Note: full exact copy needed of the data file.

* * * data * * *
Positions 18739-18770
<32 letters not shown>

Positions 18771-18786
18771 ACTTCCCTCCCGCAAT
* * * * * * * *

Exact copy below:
Positions 18739-18770
<32 letters not shown>

Positions 18771-18786
18771 ACTTCCCTCCCGCAAT